— Like Love and Basketball (and the director’s latest, Beyond the Lights, which was on my Top 10 this year), like The Thin Man, like His Girl Friday, and many others, Music and Lyrics is about romance, sure, but it is really about WORK. It is about two people who fall in love through their work, or … their work is AS important to them as their desire to find love. The majority of Music and Lyrics involves the evolution of their working relationship, Hugh Grant as musician, Drew Barrymore as lyricist, and these scenes feel fresh, real, the two of them struggling to find the perfect metaphor or analogy that will set the particular song free. I love movies about work, movies that prioritize work as JUST as important as love. So often characters in rom-coms have “jobs” only, jobs that are metaphorical or symbolic, and involve nothing more than symbolic gestures suggesting the “work” being done. Ooh, she’s uptight, therefore she jabs at her office phone with a pencil, wearing severe retro glasses, surrounded by sleek glass tables, and that’s her ‘job’. By the end of the movie she’ll be wearing comfy sweats and will have achieved balance! Bah. To many of us, work takes on practically a sacred position. Compromising work is non-negotiable. Work is not symbolic. It is our very essence. Music and Lyrics is actually all about that in a way that takes it seriously, actually understands some of what songwriters go through (much of it lampooned, of course, but still, given its due), and gives each character a motivation to go into their songwriting project with tremendous gusto and drive. Their objectives often clash. They don’t know each other that well. They learn about one another on the job.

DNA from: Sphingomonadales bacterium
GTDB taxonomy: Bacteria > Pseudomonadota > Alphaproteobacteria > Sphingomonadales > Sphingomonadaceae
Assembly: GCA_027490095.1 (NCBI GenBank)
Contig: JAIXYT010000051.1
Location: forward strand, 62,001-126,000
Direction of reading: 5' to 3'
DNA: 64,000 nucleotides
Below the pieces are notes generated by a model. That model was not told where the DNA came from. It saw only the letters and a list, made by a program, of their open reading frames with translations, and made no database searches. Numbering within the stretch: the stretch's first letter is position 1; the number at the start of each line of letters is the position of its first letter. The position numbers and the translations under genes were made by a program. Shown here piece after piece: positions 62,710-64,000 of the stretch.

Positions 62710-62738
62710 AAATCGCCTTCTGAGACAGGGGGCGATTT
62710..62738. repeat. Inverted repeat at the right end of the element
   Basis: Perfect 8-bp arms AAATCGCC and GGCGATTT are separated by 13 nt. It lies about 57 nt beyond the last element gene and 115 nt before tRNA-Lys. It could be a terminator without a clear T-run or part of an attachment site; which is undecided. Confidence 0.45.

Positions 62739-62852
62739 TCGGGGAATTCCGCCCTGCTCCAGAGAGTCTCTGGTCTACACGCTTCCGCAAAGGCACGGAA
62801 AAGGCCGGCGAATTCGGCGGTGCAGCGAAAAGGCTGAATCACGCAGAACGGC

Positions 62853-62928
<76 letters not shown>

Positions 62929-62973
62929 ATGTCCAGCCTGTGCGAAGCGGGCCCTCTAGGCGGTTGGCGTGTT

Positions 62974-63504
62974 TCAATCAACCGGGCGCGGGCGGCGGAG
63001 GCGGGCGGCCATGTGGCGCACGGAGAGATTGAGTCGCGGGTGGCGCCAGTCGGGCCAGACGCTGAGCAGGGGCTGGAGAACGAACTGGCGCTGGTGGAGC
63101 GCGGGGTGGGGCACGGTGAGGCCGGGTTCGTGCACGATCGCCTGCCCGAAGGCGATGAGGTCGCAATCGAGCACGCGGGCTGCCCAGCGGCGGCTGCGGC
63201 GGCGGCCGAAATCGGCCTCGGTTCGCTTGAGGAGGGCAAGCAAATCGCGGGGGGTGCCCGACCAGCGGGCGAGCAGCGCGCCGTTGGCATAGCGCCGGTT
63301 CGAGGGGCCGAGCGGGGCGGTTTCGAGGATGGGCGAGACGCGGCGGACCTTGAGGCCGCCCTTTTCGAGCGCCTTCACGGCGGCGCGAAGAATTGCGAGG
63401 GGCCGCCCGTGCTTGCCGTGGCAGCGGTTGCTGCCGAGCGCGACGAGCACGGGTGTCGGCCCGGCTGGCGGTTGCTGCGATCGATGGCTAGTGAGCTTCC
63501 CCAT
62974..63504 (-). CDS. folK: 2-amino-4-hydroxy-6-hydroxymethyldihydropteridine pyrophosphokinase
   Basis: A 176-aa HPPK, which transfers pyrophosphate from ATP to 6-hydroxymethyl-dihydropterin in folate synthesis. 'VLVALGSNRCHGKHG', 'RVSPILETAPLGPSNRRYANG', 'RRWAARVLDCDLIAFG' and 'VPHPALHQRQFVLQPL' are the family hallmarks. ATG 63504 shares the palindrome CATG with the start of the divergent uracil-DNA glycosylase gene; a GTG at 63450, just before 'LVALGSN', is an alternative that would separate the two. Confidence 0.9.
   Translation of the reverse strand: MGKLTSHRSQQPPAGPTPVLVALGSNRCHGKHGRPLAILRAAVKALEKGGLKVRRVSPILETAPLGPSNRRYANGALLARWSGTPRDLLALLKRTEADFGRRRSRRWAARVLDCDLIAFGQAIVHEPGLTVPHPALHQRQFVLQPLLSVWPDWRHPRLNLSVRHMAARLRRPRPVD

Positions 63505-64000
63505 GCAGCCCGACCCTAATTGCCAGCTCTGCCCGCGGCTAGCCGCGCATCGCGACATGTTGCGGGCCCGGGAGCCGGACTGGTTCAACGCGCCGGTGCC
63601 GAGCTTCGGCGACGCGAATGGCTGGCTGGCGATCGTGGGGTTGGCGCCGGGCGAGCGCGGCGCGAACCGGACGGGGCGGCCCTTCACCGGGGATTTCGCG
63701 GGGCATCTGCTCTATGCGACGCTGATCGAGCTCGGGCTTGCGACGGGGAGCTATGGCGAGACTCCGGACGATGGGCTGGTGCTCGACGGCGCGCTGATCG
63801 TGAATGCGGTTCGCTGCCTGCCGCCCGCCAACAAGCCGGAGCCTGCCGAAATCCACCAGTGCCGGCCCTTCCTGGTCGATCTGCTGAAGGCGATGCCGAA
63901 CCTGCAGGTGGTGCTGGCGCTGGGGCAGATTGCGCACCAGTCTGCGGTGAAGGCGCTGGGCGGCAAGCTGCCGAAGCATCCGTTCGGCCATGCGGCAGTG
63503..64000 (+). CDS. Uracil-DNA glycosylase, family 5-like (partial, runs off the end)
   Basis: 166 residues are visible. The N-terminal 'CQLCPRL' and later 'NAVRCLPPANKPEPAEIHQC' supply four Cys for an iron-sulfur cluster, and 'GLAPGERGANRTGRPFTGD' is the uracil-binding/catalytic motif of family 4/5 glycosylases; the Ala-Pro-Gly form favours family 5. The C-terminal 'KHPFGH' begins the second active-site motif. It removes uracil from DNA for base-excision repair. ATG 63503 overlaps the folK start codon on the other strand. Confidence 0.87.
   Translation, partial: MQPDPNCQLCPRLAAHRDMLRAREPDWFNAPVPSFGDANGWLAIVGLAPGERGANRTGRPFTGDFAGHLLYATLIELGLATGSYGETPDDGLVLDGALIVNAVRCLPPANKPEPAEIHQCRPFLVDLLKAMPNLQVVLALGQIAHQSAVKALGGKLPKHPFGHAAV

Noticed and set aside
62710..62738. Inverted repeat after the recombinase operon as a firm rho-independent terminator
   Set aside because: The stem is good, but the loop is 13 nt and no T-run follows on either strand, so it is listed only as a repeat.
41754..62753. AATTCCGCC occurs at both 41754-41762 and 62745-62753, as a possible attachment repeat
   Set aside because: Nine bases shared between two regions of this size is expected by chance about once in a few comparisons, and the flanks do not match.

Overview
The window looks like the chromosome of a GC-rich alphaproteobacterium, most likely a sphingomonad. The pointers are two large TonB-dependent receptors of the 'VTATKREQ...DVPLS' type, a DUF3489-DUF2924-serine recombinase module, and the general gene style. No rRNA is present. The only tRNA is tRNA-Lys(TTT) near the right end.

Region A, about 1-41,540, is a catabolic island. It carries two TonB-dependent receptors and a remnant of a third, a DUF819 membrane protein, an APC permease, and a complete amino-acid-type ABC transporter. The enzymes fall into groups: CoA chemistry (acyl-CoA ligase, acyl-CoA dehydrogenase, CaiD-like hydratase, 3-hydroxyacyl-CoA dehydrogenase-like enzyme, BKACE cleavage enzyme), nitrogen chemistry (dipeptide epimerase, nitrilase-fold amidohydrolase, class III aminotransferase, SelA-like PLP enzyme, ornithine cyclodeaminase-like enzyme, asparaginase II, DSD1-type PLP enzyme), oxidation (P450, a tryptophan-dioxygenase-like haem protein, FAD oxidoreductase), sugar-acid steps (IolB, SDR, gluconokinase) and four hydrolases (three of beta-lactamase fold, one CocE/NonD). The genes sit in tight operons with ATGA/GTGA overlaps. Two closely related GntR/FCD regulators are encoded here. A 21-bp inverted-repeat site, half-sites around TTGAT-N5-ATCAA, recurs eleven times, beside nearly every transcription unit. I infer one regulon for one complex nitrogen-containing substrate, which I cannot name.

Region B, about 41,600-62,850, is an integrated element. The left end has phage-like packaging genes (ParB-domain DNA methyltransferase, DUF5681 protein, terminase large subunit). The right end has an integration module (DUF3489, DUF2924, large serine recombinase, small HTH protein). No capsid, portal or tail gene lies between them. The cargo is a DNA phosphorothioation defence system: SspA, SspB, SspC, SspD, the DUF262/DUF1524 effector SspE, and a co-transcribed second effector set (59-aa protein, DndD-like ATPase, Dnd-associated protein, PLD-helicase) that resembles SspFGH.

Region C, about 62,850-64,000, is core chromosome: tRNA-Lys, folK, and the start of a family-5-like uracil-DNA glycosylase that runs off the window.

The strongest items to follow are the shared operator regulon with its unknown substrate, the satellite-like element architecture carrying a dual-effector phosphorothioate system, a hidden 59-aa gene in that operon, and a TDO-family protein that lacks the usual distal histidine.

— Kristen Johnston as Drew Barrymore’s sister. Watch her totally freeze when her sister tells her she met “Alex Fletcher.” Her eyes go dead. Then come the screams, the manic screams of how much she still loves him.
— Haley Bennett as “Cora Corman,” the biggest pop star in the world who loves Alex Fletcher’s 1980s stuff and hires him to write a song for her, out of the blue. Cora is an amalgamation of Britney Spears, Taylor Swift, and Madonna in her Ray of Light period. Cora turns everything into a sex-romp, every ballad becoming an opportunity to writhe on the floor, pushing her ass up at the audience, and yet her overall “thing” is total Buddhist-culture appropriation: she emerges from a gigantic statue of Buddha in her Madison Square Garden concert. But there are other things going on with this character, and her love of Alex Fletcher is sincere, although her flat-affect line-reading makes you not so sure. This was Haley Bennett’s debut. A character like Cora Corman could have been like shooting fish in a barrel, and there is definitely some light mockery about pop stars who aggressively lead with their sexuality and then are shocked when their fans won’t let them do anything else. The entire Cora Corman arc resolves itself in a very satisfying way.
— I laughed. As I mentioned, I also welled up with tears. All good. I did not feel manipulated, I felt engaged. The film trucks in rom-com cliches but spins them, makes them unique, fills them with earned emotion. The film is truly funny. There is a sweetness that seems genuine. Both main characters are well-drawn and well-played. The romance is not the Greatest Love of All Time, but a source of comfort and long-deferred ease in companionship and collaboration. It feels very grown-up. At some point I realized that I cared almost more about them completing the song they were working on than them getting together romantically. And that’s just as it should be.